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How to Control Risk

        posted by , March 28, 2013

The fishermen know that the sea is dangerous and the storm terrible, but they have never found these dangers sufficient reason for remaining ashore.
~ Vincent van Gogh
Risk is celebrated as the audacious basis for business growth. The idea of "controlling risk" sounds conservative and careful. Something a control freak might do.

Controlling risk isn't as bad as it sounds. Risks aren't necessarily eliminated or minimized. Risk management aims to accept risks that make sense and reduce risks where possible.

The process of controlling risk begins with identifying a list of risks and assessing the probability and impact of each risk. Controls are identified and implemented for each risk.

There are 4 types of risk control:

1. Accept Risk

The stakeholders who are responsible for a risk can choose to accept a risk. For example, the risk that a project may fail may be accepted if the project is of strategic importance.

Risk management may include an approval process for risk acceptance.

2. Mitigate Risk

Actions are taken to reduce risk to an acceptable level. For example, the organization assigns a top performing project management team to a project to reduce the risk that it will fail.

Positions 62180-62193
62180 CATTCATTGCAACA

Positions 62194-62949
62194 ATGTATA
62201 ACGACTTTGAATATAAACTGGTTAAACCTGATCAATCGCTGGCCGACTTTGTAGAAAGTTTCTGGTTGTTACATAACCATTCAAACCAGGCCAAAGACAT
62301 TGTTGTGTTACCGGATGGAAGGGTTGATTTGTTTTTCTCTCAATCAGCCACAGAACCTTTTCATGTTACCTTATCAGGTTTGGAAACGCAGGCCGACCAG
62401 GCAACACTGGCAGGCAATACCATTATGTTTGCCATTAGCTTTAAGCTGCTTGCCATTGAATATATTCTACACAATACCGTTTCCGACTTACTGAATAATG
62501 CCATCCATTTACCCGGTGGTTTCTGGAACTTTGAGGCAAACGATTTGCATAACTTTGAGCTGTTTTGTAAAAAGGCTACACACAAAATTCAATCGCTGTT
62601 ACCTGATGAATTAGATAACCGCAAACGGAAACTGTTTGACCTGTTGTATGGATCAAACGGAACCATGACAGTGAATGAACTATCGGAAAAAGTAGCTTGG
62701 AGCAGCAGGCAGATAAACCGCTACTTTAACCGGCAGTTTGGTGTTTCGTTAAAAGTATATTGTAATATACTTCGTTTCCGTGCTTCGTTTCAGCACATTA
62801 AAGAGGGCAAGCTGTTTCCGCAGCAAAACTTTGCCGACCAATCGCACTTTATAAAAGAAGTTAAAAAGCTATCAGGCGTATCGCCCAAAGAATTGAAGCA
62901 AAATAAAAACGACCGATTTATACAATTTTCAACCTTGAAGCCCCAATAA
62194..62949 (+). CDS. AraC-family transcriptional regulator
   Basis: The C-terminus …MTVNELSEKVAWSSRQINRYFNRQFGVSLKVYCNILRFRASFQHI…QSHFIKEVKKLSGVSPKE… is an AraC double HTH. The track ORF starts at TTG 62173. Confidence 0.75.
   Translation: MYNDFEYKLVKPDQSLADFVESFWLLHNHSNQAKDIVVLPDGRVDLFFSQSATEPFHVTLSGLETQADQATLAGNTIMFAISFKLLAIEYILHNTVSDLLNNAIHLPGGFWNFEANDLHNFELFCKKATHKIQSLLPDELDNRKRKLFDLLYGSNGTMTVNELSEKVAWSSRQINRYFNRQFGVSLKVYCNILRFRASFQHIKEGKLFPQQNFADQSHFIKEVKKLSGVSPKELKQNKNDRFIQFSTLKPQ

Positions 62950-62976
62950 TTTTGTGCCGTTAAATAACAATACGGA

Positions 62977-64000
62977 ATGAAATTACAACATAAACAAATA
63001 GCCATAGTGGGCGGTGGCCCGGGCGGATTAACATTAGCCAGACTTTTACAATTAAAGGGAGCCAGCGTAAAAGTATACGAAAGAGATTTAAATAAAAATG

The risk that remains after mitigation is known as residual risk. Residual risks are also controlled (accepted, mitigated, eliminated or transfered).

Secondary Risks

When you mitigate risks it's important to consider secondary risks. Secondary risks are the risks that are caused by your risk mitigation efforts. If you reduce a security risk by applying an update to software — there's a risk that the update itself contains security vulnerabilities. In some cases, mitigation activities are higher risk than the risk they reduce.

3. Eliminate Risk

A risk may be reduced to zero. Normally the only way to accomplish this is to cease the activity that generates the risk. For example, selling a risky investment will eliminate the risks associated with that investment.

4. Transfer Risk

A risk may be transfered to another organization or individual. For example, fire insurance transfers the risk of asset damage due to fire.

The Dark Side of Risk Transfer: Counterparty Risk

It's important to consider counterparty risks when transferring a risk. A counterparty risk is the risk you get back when you transfer a risk. This often takes the form of the risk that a counterparty will fail to meet its legal obligations to you. For example,an insurance company may go bankrupt after a major flood and fail to meet its financial obligations.

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